A Bloody War
One Man's Memories of the Canadian Navy, 1939-1945
1990, McClelland & Stewart
193 pages, 26 b&w photos, 2 facsimiles, 1 map
|Pros.||Well-written, spans the entire course of World War II|
This memoir covers the entire course of World War II. The author began his service in the tug Andrée Dupré, then moved on in succession to the armed merchant cruiser HMS Alaunia, the corvette Moose Jaw, the corvette Oakville, and the destroyer Sioux. He spent most of his time, with some time ashore in training, on convoy escort duty, covering North Atlantic, Arctic/Russian, and Caribbean routes, and also participated in the invasion of Normandy. The title of the book comes from a toast: "A bloody war and a sickly season". As the author notes, "this was a toast made for junior officers. Presumably, a bloody war would kill only those senior to us, thus opening the way for promotion; a sickly season was expected to do the same."
While Lawrence was on Moose Jaw he witnessed the curious incident in which U-501's Förster leaped from the U-boat to the corvette. Förster's motivation for this act was not easily explained, and his men demonstrated their disapproval of what they felt was their commander's abandonment of them and the boat at a critical moment by refusing to meet his eye or shake his hand as they left the corvette to go into captivity.
Lawrence recounts the boarding and attempted capture of U-94 (Ites), for which he was awarded the Distinguished Service Cross, as a complete comedy of errors. First the boarding party, preparing to launch their assault, were stunned by their own gun crew shooting too close to them. The author, one of only two boarders to make it to the U-boat after this onslaught of friendly fire, lost his only garment when his shorts split on impact with the boat's deck. Having forced most of the Germans back inside the boat, the boarders then realized they should have forced them out instead. Eventually the author entered the boat but had to exit again on finding it already too full of water, barely escaping with his life when the U-boat sank. He was soon picked up by an American naval ship, but had difficulty convincing his rescuers that he was not a German himself, because he wore no uniform.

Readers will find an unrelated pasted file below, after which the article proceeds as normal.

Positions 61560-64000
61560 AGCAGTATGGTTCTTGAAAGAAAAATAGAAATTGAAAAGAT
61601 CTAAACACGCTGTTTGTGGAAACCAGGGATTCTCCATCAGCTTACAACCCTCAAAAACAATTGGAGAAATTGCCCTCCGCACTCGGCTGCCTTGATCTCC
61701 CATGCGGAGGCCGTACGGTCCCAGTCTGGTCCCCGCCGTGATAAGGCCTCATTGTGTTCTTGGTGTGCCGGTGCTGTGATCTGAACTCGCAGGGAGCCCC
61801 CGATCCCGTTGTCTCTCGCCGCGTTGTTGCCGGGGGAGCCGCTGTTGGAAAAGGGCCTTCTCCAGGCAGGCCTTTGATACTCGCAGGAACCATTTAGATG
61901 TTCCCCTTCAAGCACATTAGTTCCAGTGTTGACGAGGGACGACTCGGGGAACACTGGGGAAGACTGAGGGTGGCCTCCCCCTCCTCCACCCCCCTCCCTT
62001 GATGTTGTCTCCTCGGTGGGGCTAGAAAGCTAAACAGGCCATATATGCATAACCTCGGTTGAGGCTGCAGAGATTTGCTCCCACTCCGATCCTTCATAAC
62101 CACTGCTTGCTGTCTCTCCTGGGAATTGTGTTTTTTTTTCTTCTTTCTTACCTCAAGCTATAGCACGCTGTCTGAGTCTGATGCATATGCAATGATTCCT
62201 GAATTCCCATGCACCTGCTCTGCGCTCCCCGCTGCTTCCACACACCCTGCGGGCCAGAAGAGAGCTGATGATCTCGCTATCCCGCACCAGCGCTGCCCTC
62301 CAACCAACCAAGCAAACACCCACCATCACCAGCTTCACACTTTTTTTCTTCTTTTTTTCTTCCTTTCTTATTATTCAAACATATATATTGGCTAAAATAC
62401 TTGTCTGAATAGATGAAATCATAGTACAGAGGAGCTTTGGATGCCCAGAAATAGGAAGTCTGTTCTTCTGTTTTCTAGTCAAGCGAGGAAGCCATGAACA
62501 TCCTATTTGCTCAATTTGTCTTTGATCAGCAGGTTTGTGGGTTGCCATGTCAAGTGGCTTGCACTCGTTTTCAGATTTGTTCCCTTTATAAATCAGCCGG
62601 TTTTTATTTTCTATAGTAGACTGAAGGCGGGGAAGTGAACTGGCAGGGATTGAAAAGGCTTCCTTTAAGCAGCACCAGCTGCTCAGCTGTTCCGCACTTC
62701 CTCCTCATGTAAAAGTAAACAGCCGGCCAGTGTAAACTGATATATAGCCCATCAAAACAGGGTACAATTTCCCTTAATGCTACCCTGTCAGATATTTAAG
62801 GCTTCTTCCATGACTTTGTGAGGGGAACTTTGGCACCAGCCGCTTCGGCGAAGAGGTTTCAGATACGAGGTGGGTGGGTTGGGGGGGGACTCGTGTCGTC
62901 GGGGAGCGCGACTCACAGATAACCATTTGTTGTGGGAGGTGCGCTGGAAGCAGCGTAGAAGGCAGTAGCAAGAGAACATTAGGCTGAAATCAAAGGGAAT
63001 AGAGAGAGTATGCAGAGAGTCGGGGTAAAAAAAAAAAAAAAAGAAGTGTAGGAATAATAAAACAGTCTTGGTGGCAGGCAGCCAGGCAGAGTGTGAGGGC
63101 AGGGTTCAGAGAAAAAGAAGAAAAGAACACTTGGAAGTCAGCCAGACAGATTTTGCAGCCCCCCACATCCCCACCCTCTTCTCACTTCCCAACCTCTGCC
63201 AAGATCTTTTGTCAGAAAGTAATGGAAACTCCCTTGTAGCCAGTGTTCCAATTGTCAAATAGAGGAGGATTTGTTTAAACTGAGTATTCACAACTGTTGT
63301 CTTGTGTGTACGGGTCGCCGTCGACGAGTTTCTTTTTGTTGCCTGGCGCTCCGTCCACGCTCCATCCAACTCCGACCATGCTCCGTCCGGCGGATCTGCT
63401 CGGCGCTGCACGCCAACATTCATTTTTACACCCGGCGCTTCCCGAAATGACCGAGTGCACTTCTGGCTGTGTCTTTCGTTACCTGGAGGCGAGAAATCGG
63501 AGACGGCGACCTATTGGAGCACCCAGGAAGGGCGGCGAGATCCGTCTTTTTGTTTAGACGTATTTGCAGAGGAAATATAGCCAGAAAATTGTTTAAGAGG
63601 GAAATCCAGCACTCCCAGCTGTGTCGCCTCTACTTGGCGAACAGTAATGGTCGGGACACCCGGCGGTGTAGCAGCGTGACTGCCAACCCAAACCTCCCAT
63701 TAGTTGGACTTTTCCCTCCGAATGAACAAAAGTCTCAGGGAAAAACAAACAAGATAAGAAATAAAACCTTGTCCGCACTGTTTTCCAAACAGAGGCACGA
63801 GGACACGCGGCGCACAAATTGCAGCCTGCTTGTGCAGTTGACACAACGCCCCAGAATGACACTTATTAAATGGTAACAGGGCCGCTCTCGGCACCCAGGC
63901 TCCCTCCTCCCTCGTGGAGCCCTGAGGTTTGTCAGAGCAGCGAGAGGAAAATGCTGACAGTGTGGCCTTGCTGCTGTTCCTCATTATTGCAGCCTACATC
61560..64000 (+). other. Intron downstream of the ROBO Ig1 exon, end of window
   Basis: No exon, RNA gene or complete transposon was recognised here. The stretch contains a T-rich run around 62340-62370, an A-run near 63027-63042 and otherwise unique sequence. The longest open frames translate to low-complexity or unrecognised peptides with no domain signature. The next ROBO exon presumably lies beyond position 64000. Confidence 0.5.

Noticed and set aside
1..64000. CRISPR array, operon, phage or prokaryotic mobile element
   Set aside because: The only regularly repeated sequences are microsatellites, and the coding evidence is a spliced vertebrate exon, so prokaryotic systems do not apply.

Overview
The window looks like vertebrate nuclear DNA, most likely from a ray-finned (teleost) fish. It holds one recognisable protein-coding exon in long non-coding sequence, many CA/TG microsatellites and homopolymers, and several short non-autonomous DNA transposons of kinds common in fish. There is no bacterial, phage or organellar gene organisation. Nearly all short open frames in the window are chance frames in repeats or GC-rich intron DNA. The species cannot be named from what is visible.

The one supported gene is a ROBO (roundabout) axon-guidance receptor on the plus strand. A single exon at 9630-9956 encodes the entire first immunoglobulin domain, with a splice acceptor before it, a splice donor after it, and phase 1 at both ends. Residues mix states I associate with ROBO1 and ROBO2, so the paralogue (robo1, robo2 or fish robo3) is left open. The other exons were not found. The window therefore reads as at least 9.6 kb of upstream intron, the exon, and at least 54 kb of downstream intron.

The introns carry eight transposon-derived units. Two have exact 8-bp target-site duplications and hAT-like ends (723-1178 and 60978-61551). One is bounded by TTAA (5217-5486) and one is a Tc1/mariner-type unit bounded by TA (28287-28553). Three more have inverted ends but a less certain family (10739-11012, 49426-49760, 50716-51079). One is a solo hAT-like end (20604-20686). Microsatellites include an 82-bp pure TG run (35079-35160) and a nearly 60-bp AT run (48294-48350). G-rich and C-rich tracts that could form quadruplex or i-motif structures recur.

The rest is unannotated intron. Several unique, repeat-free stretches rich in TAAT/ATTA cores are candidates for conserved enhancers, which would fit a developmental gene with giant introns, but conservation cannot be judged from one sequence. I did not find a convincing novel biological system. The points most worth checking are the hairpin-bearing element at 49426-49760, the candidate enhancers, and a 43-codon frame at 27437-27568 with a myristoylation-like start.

This account illustrates the general tone of the book, in which the author emphasizes the humorous while not stinting on descriptions of hardship, but glossing over - mentioning quickly without analysis - the more gruesome aspects of his experiences, including encounters with maimed survivors, and killing Germans on U-94.
The book, now more than 20 years old, includes some outdated statistics, as well as some misspellings of German names, but overall the author does well in providing historical background for his memoir. This is a well-written and entertaining firsthand look at some well-known and many lesser-known incidents of the 1939-1945 naval war.
Review written by Tonya Allen.
Published on 25 Oct 2000.
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